I remember a discussion I’d had many, many (my goodness) years ago, with my bestest friend, a new bestest friend (He who would remain such) and his bestest friend, a slobby highly intelligent, skyblue-eyed dude with a beautiful and psychotic mum who was like a magical fairy queen when she managed to somehow get to London to visit her son and I would go for long walks with her through those hidden windy ways that criss cross the city from top to bottom and left to right, and then she’d disappear into nowhereland. I wonder how she is now. But I digress.
It was a short but powerful discussion about the meaning of the word wilfulness. We all agreed I was wilful, and I just could not agree with them that it was a bad thing. I pointed out to them that the word itself merely indicated that I was “full of will”, which meant that I got my things done, which from a survival point of view surely couldn’t be a bad thing! The three of them, all highly intelligent people, certainly more than me, couldn’t convince me in the end (I can be stubborn). Yes I was wilful, but I’d be damned before I’d concede that it was a bad thing.
I was twenty at the time. The year after I would attempt suicide, but it was only because (I’m looking back 23 years ago here, mind), I couldn’t get my friends nearby when they had other things to do. As simple as that. My wilfulness would stop when it clashed against my respect for other people’s choices. I was trapped. But whereas I accept that my impulsiveness, my excessive enthusiasm and its ensuing predictable fizzling out, my recklessness and all those other nesses which will probably soon be diagnosed as manic episodes have led me into no end of trouble, my wilfulness I am sure is my rock, my safety, my saviour.
My wilfulness would intervene when I was presented with all sorts of very appealing drugs, with their promise of mindlessness which I craved, and keep me on this side of addiction. My wilfulness would take me from a place of homelessness and despair to a place of hope and tweety birds singing and helpful lovely people. It was my wilfulness that enabled me to always get out of all the crap I got myself into, alone, and against all those people who sincerely thought that telling me how stupid and irresponsible I was was the way to help me out of something. And, finally, it was wilfulness alone, after I’d decided I would produce a child to prove to the world that I could bring up a healthy child even being me, which would enable me to do so for all these years.
As I progressed through the years, I came to accept I lacked many, many socially desirable qualities: organisational skills, patience, rationality, mental order. But wilfulness would always make things right through my chaos. I would always manage to fit the squares into the round shapes and against all the odds, not only survive but even get to a better place every time.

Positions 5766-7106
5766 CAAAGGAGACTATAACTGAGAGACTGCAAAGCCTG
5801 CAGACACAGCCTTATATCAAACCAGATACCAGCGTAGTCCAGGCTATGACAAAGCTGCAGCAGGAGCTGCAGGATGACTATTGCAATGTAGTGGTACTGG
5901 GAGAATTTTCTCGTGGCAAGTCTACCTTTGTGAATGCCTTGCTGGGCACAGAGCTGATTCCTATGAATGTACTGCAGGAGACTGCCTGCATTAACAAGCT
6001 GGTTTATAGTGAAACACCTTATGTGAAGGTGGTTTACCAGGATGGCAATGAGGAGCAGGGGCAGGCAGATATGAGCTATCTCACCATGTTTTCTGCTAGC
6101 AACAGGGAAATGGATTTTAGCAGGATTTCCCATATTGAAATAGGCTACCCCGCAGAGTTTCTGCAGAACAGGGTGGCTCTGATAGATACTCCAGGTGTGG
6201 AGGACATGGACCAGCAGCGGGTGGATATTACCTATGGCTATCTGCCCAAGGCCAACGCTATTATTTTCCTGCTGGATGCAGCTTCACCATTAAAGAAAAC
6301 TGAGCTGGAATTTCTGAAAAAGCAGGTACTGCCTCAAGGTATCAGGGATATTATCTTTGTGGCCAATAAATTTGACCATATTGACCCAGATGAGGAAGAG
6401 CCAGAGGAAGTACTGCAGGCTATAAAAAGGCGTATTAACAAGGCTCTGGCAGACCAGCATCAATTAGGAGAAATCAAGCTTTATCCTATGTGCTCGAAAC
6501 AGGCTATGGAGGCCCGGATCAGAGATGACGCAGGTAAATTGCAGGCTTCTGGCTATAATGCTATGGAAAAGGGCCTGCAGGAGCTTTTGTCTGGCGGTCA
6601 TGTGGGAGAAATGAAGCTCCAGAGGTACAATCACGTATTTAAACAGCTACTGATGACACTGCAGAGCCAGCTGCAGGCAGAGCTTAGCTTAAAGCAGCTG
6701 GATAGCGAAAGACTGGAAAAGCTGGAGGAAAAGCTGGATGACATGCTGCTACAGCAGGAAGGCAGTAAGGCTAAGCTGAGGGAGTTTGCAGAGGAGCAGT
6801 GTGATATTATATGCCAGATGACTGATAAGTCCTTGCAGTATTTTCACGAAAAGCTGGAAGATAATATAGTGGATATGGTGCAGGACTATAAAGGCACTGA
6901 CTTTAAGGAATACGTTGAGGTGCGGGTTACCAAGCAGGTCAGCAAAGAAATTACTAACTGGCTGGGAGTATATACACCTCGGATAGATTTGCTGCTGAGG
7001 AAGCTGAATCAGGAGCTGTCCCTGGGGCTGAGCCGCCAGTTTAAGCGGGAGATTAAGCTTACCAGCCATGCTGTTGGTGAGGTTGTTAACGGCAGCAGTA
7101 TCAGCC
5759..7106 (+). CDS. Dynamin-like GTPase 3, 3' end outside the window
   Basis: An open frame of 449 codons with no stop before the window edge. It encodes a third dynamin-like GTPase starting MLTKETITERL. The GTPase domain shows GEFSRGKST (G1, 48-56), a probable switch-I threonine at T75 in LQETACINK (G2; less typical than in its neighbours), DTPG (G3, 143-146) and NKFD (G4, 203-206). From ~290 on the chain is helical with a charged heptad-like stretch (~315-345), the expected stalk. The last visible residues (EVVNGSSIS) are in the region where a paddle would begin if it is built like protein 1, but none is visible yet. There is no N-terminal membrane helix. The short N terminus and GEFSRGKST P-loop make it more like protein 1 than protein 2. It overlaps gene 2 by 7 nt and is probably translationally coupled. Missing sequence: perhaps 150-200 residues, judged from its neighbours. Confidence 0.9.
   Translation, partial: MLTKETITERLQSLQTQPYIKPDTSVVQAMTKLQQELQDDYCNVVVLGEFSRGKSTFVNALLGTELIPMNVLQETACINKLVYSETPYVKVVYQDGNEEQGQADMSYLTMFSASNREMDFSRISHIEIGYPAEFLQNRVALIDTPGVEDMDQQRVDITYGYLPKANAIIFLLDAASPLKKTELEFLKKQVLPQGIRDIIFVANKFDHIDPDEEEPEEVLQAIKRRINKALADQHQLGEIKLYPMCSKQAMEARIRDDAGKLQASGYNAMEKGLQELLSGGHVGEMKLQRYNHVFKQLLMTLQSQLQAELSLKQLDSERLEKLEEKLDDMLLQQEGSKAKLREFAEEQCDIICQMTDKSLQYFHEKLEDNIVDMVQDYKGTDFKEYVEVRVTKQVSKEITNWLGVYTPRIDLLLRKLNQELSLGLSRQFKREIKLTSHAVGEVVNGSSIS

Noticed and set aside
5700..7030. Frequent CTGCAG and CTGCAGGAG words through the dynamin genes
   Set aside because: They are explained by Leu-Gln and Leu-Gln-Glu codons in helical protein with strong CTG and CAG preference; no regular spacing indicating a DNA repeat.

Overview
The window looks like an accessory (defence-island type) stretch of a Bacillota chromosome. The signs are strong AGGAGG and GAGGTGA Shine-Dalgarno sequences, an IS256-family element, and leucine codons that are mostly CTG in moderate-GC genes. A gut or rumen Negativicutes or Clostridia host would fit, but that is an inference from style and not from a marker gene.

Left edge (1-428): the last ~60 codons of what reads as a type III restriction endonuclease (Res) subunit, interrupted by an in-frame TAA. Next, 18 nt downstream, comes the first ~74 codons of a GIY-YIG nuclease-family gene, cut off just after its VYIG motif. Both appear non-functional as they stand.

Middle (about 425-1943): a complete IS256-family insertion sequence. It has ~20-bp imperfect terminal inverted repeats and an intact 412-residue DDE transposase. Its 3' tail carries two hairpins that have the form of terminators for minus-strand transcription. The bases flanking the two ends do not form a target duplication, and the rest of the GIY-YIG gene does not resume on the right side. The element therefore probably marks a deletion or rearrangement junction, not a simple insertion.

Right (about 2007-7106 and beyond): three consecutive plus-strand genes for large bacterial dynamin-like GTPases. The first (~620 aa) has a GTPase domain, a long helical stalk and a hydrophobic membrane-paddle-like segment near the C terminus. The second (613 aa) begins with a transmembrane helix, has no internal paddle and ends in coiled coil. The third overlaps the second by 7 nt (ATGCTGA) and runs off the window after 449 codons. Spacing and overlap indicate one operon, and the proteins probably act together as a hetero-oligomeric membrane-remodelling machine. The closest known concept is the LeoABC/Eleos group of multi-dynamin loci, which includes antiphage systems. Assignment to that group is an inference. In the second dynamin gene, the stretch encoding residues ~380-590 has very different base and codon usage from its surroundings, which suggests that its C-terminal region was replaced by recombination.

People are not going to help you in this path, I can see this more and more clearly. You are either lucky and you have a few people who accept you and love you and even encourage you to be the better parts of you, and I am lucky to be in that position, or they will ignore you and slowly creep away from you (check) or they will downright give up on you (check) if not openly think of you as scum (check). But what they can’t do is help you.
Mental health professionals? I am about to find out. As with anything else, my faith in people and professions is total until they let me down. I could use the respite and I am getting old and I have survived so much by myself that I wouldn’t mind the help now. But if anybody can actually help I suppose they can, and the magical drugs they can prescribe, now that I am less worried about abusing them.
But in the end, what helps the most is knowledge, awareness. Knowledge of what your rights are, and ensuring you make the most of them, make sure you claim them all. Awareness of your limitations AND your unique qualities, and acting accordingly: so much I am happily avoiding because I know I can’t deal with it, including, say: a regular job with other people, driving when stressed, or likely to be stressed, answering or even hearing the phone, living in narrow-minded countries, and so on and so forth. I am so tired, that admittedly “using my qualities” is mostly when forced to look back to the past on a daily basis, I try to see the good as well as the bad of what I did , because, enough emotional challenges for me, I am retired. But once more I digress.
When I couldn’t avoid all the crap that made me mental, and had to deal with it all on a daily basis, it was wilfulness that got me through.
I believe people with a more conventional mental order may consider as qualities personality traits that work for them, fair enough. But when your mind works very differently, you will need other qualities to keep you going. A sense of responsibility, for example, is nothing, zilch, nada to me. It means absolutely nothing to me. But try and stop me if I’d made up my mind I had to get a new home for my kids, or simply get home alive for them: wilfulness may not have put me on the sensible path, but it sure as hell got me where I needed to go fast and true.
This post was inspired by this blogger (her blog is public so I think she won’t mind me linking her): I love her cutting sarcasm, it is a skill I always wanted, especially as a kid, in hindsight, but even as an adult. They keep telling her to curb it. I can’t help but feel that it’s what keeps her going, it gives her strength. And I think those who are trying to help her are being a little narrow minded in not seeing that when faced with bigger day-to-day challenges, you need bigger weapons, even those that are too pointy for other people to handle.